MVC Architechture & OOPs in JavaScript using PhoneGap

Introduction:
In this post, we’ll look into the creation of MVC architechture in Javascript. Using MVC in PhoneGap applications makes them modularize, which is much helpful during big projects and most of all, makes them easy & simple to handle and review during maintenance. Use of Oops concept, helps us making multiple instances of Model/Controller that can be used with multiple views, each having it’s own scope.

Description:
First of all, let’s have a look into the MVC architecture. As we know Model creates the bridge between the database and the Controller, whereas View manages the UI in associate with the Controller. So, the vital part is the Controller, which builds the passage between the Model and View, passing the data
to & fro. The Controller contains all the logical codes that need to be done, and rest Model & View just contains the code required to manipulate the data.
Let’s go with a small application for better understanding. So here is the basic requirement, we will be having some students info stored on the local sqlite database and our job is to retrive those students and list them on the list view.

Let’s move on with the UI first, So for better manipulation of the UI, let’s have a javascript file that manages the UI, which we will basically refer as View.
Below is the basic HTML we need for showing the list view.

<body>
  <h1>Student List</h1>
  <div id="wrapper">
    <div id="scroller">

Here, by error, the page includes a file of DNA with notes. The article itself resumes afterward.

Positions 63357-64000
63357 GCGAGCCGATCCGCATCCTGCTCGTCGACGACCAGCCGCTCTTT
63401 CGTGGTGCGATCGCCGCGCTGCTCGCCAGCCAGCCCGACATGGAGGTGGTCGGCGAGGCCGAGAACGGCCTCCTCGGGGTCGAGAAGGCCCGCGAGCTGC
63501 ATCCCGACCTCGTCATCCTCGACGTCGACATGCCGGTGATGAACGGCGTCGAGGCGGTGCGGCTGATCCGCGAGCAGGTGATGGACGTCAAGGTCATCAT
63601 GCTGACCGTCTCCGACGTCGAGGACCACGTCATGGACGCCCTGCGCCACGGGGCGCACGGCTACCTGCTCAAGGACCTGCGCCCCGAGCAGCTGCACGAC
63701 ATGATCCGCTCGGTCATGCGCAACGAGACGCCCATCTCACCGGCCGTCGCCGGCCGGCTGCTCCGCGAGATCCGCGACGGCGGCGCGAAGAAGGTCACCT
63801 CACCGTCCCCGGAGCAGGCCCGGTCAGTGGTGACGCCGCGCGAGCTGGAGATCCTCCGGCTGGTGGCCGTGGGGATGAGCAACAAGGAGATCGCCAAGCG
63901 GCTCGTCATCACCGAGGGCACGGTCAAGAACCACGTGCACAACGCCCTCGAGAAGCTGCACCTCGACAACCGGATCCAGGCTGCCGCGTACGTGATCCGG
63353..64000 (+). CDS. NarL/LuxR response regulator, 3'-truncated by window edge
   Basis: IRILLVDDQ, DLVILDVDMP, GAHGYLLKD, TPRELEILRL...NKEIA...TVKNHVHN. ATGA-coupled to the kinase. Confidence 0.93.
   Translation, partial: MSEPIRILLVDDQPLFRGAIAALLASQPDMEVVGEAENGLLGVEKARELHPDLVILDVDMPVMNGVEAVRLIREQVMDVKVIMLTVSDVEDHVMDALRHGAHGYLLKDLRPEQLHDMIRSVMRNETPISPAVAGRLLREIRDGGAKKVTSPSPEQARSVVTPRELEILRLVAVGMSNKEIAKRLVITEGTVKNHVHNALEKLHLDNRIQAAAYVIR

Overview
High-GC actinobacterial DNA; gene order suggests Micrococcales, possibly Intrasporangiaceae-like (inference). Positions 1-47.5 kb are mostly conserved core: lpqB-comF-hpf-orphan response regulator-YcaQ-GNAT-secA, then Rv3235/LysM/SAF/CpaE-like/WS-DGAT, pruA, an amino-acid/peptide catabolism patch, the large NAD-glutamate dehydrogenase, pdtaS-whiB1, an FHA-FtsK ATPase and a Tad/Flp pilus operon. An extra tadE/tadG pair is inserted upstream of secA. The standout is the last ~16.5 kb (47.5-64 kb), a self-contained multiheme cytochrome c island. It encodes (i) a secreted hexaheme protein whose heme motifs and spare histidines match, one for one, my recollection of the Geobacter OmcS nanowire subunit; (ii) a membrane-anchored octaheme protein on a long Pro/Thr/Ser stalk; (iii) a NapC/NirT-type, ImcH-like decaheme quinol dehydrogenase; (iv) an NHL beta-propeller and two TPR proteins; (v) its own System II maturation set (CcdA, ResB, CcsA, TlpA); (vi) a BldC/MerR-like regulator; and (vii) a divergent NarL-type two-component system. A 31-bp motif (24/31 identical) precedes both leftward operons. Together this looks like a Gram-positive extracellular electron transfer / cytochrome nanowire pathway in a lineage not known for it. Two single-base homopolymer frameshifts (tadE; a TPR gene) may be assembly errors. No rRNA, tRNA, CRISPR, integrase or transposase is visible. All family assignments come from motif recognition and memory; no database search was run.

<ul id="container"></ul>
    </div>
  </div>
</body>

Now we need to create the MVC Architechture, so we will be having the following files,
StudentModel.js – It will manage all the database queries.
StudentView.js – It will make the UI changes to show the Student List.
StudentController.js – It will manage the data flow between View and Model.
So let’s go through the Model,

StudentModel.js

 var StudentModel = function() {
 // Open the database
 try {
 this.db = window.sqlitePlugin.openDatabase({name: "student"}); }
 catch(iException) {
 this.db = false;
 }
 // Get the student list
 this.retriveStudentList = function(iCallback) {
 if(this.db) {
 this.db.transaction(function(iTx) {
 iTx.executeSql("SELECT * FROM STUDENTS", [],
 function(iTx, iResults) {
 if(iResults.rows.length > 0)
 iCallback({success: true, data: iResults.rows});
 else
 iCallback({success: false, message: 'No student available.'});
 },
 function() {
 iCallback({success: false, message: 'Failed to retrieve students.'});
 }
 );
 });
 }
 else {
 iCallback({success: false,
 message: 'Failed to connect to database.'}); }
 };
 };

Now it’s the time to code for Controller, let’s see how.

StudentController.js

var StudentController = function() {
 // Get the model object
 this.model = new StudentModel();
 // Get the student list
 this.getStudentList = function(iCallback) { this.model.retriveStudentList(function(iResults) {
 // Just pass on the result object as we don't // need any manupulation right now
 iCallback(iResults);
 });
 };
 };

And finally, we will go for creating the View,
StudentView.js

 var StudentView = function() {
 // Get the controller object
 this.controller = new StudentController();
 // Get the student list
 this.controller.getStudentList(function(iResults) {
 if(iResults.success) {
 var records = iResults.data;
 for(var counter=0; counter<records.length; counter++) {
 $('#container').append('<li id="'+records.item(counter).ID+'">' + records.item(counter).NAME+'</li>');
 }
 }
 else {
 $('#container').html(''+iResults.message+'');
 }
 });
 };

That’s all. We can now have the list of Student listed on the UI.

Summary:

Using MVC makes the flow go simple and concrete, all together making it quite easy during maintenance.

Written By: Ashis Kumar, Software Developer, Mindfire Solutions

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